Refugee and immigrant residents raised such issues as language barriers and the need for interpretation and translation of resources. They also talked about the lack of information about valuable services, including 911 emergency calls. Rising to the top was a desire to build mutual trust and understanding. Refugee women were chosen as the program’s first cohort for leadership development since they are one of the most vulnerable populations in Seattle's refugee communities.

 

How RWI Worked

OIRA Policy, Programs, and Strategy Lead Sahar Fathi developed the program with support from members of the Seattle Immigrant and Refugee Commission, experts on curriculum development and trauma, plus refugee women themselves, some of whom are participating in the inaugural sessions. The Seattle Police Foundation provided additional program support.

On each Saturday of the 8-week program, 20 refugee women participants were paired up with mentors from SPD and participated in carefully-designed discussions to help the women overcome the fear and mistrust that often act as a barrier to community participation. The curriculum was intended to help participants confront complicated and sensitive issues in a safe environment, as many refugee women experience a lack of resources and fear of past oppressive governments.

The program also included information on how to access city subsidies, like low-income utility assistance, as well as unique opportunities, such as a tour of a 911 emergency call center.

An RWI Group photo.

In order to make RWI as accessible as possible, the program provided child care, bus tickets, meals, and a small scholarship. The program also provided interpreters to ensure complete understanding of difficult subject matter. Participants in the inaugural program originally came from six countries: Iran, Iraq, Somalia, Eritrea, Ethiopia, Burma, and Bhutan.

"The Refugee Women’s Institute helped reduce barriers to inclusion for refugee women who, after having overcome so many challenges in their lives, took another proactive step toward contributing fully and becoming leaders in our communities," said OIRA Director Cuc Vu. "Understanding takes work, and trust must be earned. We applaud the bravery and leadership showed by the refugee participants and police officers who were willing to build bridges that have reaped benefits for all of us."

 

Sharing and Evaluating RWI

SPD Sergeant Adrian Diaz poses with IFI graduate youth.Police officers were encouraged to develop a presentation for their SPD colleagues on what they learned and how it could be applied in their day-to-day work while each refugee woman participant made a presentation in her community.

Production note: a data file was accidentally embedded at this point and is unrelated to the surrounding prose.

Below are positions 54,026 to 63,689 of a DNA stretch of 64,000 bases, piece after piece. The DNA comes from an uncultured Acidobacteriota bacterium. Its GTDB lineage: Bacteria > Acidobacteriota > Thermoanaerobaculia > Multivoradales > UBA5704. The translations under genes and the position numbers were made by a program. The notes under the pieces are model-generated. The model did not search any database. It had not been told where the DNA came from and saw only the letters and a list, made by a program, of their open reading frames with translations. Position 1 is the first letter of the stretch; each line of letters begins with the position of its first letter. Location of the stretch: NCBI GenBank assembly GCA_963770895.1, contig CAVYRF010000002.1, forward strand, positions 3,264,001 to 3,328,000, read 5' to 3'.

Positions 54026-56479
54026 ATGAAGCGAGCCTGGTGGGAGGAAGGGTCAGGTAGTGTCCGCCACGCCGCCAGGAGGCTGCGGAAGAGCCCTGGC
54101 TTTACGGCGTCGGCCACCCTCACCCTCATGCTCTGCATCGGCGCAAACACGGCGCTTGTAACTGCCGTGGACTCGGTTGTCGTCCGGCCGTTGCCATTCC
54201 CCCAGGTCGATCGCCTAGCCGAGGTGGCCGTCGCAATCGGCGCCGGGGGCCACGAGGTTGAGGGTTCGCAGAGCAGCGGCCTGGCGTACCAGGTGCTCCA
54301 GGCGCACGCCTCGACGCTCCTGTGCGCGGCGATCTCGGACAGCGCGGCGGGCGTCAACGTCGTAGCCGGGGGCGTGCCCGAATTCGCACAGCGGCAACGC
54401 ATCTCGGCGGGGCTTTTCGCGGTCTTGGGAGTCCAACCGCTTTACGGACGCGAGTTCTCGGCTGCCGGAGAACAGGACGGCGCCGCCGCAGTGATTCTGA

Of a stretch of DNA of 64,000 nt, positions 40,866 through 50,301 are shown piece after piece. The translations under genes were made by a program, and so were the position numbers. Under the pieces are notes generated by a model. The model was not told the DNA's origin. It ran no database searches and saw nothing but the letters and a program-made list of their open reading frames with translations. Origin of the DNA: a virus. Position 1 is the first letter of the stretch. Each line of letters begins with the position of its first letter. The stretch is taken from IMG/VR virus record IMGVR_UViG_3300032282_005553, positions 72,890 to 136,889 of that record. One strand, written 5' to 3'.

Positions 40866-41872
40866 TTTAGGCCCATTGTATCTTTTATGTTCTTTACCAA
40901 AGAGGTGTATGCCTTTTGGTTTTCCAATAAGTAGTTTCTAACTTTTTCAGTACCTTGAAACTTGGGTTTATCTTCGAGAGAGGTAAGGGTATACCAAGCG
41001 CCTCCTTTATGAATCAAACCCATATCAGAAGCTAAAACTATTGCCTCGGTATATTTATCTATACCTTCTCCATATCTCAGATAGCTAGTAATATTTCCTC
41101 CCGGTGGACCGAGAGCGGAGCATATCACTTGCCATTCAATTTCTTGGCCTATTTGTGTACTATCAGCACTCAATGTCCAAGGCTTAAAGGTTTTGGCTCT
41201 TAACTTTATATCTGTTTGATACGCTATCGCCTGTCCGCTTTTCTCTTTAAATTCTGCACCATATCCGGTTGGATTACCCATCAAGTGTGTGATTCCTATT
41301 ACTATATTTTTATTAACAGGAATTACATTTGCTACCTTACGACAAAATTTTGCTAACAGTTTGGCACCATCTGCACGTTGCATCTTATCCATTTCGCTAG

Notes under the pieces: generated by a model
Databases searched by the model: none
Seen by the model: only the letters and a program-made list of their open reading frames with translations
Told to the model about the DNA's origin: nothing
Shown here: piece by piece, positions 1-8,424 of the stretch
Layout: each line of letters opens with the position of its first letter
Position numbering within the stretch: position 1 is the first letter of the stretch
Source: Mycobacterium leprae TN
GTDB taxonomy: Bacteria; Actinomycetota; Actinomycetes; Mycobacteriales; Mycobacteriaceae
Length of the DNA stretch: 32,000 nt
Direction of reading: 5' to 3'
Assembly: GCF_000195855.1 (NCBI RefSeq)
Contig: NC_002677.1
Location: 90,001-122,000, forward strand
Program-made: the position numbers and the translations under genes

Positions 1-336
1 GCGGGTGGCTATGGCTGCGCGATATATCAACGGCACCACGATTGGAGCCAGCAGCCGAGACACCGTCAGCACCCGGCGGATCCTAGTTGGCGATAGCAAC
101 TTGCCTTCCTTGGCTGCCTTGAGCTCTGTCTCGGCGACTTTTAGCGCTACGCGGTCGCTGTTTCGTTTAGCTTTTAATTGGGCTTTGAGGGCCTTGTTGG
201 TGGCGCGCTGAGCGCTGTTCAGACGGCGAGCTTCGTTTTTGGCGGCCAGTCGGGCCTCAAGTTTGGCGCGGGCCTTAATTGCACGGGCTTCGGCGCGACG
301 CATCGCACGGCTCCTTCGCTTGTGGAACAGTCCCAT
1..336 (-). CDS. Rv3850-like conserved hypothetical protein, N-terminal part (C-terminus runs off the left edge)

The program’s success was measured by a demonstrated increase in self-confidence and knowledge of city systems and processes, and increased trust in the police department. Each participant was extensively interviewed by the instructor, monitored for participation and engagement, and then evaluated six months and one year after the program ends.

 

RWI Results

RWI was successful in reaching its goals. SPD employees and refugees reported knowing more refugees, knowing more about refugees, and understanding the available resources for working together in the future. The data indicated that refugee participants finished RWI feeling more comfortable calling 911, calling the police, and accessing a bevy of City services. The data confirm that most of the improvements were stable over time following the conclusion of RWI. The RWI team got a clearer data profile of the needs and desires of refugee participants and gained a better grasp of the misunderstandings that can lead to communication failures between refugees and officers.

RWI has now become the Immigrant Family Institute. OIRA has heard from other cities about interest in RWI and plans to share what we’ve learned with representatives from those and other cities in hopes of replicating the program elsewhere.

 

RWI Training Video

During RWI, refugee and immigrant residents talked about the lack of information about valuable services, including 911 emergency calls. This video offers information about several topics around public safety, including when and how to call 911, domestic violence issues, identifying and reporting wage theft, and knowing your rights.

For more information about the Refugee Women’s Institute, contact Joaquin Uy at joaquin.uy@seattle.gov or (206) 684-0155.

For more information about the Immigrant Family Institute, contact Maria Abdullahi at maria.abdullahi@seattle.gov or (206) 615-1026.